U.S. STRATEGY toward Pakistan is focused on trying to get Islamabad to give serious help to Washington’s campaign against the Afghan Taliban. There are two rather large problems with this approach. The first is that it is never going to happen. As U.S. diplomats in Pakistan themselves recognize (and as was made ever so clear by the WikiLeaks dispatches), both Pakistani strategic calculations and the feelings of the country’s population make it impossible for Islamabad to take such a step, except in return for U.S. help against India—which Washington also cannot deliver.
The second problem is that it gets America’s real priorities in the region back to front. The war in Afghanistan is a temporary U.S. interest, in which the chief concern is not the reality of victory or defeat as such (if only because neither can be clearly defined) but preserving some appearance of success in order to avoid the damage to American military prestige that would result from obvious failure. By contrast, preserving the Pakistani state and containing the terrorist threat to the West from Pakistan is a permanent vital interest not only of the U.S. military and political establishments but of every American citizen.
And while the prospects for any sort of real success in Afghanistan look gloomy indeed, if saving Pakistan is the real priority, then things do not look so desperate, despite all the bad news from that country. This is because while getting large numbers of Pakistanis to help America is virtually impossible, getting enough Pakistanis to preserve their existing state is much easier. To a great extent, this is for negative reasons: the elites, and indeed many of the masses, have an acute sense of the horrors that would result from the country’s collapse. However, a degree of positive loyalty is also present in one key institution and in one key province: namely the military and the Punjab.
If Pakistan is to be broken as a state, it will be on the streets of Lahore and other great Punjabi cities, not in the Pashtun mountains. By the same token, the greatest potential terrorist threat to the United States and its Western allies from the region stems not from the illiterate and isolated Pashtuns but from Islamist groups based in urban Punjab, with their far-higher levels of sophistication and their international links, above all to the Pakistani diaspora in the West.
OF COURSE, the United States and some of its allies are embroiled in a war in Afghanistan, from which they have to try to extract themselves without humiliation. Inevitably, this conflict creates priorities of its own. Indeed, if the war in Afghanistan is to be America’s priority, then present U.S. concentration on the Pashtun areas of Pakistan is logical, since they are adjacent to Afghanistan, and it is there that the Taliban have their bases and from there that they draw much of their support (it is worth remembering that a majority of Pashtuns live in Pakistan, not Afghanistan, and that cross-border ties have always been very close).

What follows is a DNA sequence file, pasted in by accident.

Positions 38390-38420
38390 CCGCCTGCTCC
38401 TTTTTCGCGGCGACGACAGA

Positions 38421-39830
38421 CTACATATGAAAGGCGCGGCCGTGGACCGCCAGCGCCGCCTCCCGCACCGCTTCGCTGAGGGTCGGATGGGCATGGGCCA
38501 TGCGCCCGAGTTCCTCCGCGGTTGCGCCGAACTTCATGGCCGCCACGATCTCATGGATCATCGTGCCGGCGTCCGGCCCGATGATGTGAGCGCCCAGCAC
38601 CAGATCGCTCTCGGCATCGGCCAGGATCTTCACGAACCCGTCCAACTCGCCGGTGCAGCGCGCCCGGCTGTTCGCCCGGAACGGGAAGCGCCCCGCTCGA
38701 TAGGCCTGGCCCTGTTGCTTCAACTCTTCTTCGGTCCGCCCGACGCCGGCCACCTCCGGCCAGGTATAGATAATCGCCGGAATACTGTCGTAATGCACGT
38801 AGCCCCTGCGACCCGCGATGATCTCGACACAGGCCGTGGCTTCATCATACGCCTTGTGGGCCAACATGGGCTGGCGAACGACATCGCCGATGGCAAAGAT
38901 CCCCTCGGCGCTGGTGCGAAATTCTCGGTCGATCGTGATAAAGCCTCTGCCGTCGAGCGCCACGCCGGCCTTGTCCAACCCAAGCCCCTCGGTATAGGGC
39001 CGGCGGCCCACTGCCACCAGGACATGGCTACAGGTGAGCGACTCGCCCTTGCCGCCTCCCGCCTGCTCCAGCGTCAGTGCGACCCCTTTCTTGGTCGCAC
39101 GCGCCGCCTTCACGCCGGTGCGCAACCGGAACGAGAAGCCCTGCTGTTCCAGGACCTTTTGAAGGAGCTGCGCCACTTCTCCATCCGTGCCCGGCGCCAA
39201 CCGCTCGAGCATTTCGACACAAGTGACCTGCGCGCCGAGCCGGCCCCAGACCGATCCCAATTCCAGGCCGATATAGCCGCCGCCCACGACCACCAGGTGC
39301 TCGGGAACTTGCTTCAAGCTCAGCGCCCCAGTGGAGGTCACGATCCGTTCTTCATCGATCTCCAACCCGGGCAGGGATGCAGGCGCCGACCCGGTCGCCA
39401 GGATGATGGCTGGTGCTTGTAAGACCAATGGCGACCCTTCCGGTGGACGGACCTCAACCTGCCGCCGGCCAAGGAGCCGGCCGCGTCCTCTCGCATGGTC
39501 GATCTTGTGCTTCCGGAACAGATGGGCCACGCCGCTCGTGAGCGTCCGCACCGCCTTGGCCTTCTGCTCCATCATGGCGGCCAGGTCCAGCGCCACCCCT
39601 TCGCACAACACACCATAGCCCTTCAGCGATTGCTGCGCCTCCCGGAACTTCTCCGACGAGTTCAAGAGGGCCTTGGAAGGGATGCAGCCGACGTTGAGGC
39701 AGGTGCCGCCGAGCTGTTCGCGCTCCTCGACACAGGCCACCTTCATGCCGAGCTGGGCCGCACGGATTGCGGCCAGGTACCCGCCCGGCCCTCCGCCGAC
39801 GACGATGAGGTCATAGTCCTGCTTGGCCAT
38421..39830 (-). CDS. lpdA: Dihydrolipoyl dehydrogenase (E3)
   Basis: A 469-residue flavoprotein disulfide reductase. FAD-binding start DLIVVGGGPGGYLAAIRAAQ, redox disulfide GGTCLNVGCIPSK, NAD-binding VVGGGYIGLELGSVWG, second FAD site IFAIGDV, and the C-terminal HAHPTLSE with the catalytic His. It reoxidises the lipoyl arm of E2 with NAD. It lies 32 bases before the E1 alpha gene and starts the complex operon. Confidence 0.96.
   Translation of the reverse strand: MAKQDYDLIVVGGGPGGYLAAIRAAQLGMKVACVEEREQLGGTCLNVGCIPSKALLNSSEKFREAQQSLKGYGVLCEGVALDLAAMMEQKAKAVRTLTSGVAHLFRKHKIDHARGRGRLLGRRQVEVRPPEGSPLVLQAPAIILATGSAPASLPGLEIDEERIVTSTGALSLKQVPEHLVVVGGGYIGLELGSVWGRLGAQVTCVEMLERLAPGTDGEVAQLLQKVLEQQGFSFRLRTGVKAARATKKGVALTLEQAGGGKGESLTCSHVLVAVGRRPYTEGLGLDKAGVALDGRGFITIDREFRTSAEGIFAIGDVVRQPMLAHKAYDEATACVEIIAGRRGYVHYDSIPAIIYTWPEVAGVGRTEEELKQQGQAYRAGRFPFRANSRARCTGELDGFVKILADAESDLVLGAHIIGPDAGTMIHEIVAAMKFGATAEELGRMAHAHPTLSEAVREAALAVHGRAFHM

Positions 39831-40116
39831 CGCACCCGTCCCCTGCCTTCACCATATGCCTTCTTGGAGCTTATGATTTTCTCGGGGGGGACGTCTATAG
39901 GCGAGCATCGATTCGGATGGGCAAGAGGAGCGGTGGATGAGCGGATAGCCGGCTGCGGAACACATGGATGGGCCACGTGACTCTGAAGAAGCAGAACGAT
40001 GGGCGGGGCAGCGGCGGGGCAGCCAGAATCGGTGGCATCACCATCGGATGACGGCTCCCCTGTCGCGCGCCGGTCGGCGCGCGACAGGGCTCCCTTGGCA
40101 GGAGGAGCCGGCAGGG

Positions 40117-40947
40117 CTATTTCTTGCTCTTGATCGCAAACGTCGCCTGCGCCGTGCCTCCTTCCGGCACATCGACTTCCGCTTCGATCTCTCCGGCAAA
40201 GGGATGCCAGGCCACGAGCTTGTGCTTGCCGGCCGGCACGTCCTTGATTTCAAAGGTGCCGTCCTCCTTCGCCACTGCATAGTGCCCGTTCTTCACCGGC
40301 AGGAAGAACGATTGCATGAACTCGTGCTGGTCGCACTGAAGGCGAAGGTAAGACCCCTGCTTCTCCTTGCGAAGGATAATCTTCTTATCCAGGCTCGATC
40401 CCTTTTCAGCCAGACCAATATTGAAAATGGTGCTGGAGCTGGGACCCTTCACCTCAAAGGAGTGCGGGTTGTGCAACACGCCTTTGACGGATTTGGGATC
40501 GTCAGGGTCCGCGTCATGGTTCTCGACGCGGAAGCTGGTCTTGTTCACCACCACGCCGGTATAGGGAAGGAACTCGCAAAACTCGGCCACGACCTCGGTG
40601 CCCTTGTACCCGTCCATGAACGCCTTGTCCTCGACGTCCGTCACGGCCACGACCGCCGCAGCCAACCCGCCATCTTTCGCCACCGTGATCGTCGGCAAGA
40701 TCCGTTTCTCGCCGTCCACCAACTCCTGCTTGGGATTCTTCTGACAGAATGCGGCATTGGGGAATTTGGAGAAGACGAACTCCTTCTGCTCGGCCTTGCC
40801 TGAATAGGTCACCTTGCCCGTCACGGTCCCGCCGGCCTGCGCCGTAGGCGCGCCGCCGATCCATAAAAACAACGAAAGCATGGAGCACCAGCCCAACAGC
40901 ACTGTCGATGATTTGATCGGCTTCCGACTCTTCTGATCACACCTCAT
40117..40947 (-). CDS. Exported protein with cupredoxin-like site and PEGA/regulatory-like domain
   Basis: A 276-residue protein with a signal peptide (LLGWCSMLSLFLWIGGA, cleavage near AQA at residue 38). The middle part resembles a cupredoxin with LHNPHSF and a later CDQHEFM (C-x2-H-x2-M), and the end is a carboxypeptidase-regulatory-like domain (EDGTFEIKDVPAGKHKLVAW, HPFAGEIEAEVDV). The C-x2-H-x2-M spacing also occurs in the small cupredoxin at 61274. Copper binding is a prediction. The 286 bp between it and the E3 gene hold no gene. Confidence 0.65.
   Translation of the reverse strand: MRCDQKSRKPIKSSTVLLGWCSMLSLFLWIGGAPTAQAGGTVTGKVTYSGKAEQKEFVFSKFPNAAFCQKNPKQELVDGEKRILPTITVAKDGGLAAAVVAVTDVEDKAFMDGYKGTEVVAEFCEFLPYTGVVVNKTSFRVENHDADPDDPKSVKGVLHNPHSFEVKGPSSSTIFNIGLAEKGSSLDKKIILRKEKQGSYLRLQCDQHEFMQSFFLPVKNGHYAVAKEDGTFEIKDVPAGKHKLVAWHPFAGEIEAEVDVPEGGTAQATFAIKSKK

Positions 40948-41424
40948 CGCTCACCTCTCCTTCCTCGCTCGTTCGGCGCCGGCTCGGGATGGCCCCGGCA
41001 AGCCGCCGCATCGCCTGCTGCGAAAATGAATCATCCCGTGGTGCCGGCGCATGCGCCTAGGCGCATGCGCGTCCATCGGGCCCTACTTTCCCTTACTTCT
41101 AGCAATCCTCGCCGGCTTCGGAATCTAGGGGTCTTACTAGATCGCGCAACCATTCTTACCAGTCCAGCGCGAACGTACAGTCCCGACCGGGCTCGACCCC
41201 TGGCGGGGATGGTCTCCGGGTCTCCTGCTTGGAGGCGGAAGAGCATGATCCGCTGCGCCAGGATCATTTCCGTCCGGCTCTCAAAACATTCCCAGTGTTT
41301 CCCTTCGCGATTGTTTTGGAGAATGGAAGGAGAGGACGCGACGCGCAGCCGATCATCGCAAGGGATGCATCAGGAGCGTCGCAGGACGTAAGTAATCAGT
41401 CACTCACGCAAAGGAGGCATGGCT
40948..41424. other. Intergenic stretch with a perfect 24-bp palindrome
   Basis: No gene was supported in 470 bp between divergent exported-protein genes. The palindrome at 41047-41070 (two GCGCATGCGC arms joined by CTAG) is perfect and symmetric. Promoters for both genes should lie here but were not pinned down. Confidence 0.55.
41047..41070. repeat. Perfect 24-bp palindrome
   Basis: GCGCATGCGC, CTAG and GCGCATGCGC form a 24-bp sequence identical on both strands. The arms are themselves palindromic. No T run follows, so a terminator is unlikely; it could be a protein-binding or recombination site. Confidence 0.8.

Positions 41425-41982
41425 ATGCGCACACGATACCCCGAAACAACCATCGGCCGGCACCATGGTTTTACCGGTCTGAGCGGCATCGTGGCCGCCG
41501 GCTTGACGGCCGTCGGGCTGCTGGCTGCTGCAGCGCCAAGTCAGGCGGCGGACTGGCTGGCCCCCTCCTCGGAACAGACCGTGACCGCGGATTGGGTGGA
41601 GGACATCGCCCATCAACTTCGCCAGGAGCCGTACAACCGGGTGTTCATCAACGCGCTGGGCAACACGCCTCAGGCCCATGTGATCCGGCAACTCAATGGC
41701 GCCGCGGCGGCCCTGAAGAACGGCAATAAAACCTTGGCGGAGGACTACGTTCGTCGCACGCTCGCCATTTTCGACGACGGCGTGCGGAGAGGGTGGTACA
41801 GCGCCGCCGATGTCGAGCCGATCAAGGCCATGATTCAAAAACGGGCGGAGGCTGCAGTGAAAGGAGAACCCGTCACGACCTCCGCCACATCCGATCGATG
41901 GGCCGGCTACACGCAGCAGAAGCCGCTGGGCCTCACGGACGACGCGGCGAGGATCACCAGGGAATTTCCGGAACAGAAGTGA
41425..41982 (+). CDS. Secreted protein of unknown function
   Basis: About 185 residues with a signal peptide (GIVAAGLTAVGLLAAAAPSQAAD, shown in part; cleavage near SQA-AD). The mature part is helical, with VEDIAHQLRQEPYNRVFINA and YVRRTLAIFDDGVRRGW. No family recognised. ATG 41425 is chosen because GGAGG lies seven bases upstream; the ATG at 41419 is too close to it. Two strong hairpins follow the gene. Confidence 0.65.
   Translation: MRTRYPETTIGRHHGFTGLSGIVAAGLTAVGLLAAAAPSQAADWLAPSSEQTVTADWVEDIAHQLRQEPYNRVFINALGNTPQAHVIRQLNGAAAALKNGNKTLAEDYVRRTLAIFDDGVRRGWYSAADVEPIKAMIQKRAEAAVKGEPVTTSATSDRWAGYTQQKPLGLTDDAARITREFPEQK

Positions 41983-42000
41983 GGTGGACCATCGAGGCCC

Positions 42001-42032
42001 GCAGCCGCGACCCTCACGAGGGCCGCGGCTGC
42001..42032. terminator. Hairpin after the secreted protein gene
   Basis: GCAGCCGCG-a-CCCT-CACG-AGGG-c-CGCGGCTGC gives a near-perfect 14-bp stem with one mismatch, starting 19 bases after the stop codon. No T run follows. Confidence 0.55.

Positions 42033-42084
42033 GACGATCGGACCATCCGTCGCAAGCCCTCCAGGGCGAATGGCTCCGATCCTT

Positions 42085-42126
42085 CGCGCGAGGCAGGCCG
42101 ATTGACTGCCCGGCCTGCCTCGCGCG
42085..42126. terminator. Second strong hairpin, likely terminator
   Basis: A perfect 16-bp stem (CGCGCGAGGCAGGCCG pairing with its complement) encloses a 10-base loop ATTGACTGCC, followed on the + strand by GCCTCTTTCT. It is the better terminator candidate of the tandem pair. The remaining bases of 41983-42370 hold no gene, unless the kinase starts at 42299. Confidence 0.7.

Nonetheless, it is essential that the makers of U.S. strategy also keep in mind the vital long-term interests of the United States and the safety of its citizens, interests which will remain long after the last American soldier has left Afghanistan. I have been struck, both in the United States and in Britain, by the tendency of officers and officials to speak and write as if protecting the lives of troops from Taliban attack is the first duty of the U.S. and British states. In fact, it is the duty of soldiers to risk their lives to protect the civilian populations of their countries, and the only valid reason why the U.S. and British militaries are in Afghanistan at all is to protect their fellow citizens from terrorism. If that equation is reversed, and the needs of the war in Afghanistan are actually worsening the terrorist threat to the U.S. and British homelands, then our campaign there becomes not just strategically but morally ludicrous.
This statement is not intended as a standard attack either on the overweening power of the American armed forces or on the country’s “militarism.” Paradoxically, the U.S. military is not in general a militarist force in the shaping of U.S. policy, if one gives “militarist” its old connotations of aggression and warmongering. Under the last Bush administration, the military was far more cautious than many of the president’s political appointees, and military opposition reportedly played an important part in blocking a U.S. attack on Iran in the last year of Bush’s second term. Military caution is rooted in a strong and realistic sense of the limits on America’s resources and of the potentially catastrophic risks of further open-ended military commitments. The role of the armed forces in shaping and limiting a U.S. administration’s options may be questionable under the Constitution, but it is something for which we may have good reason to be grateful under a future Republican president after 2012 or 2016.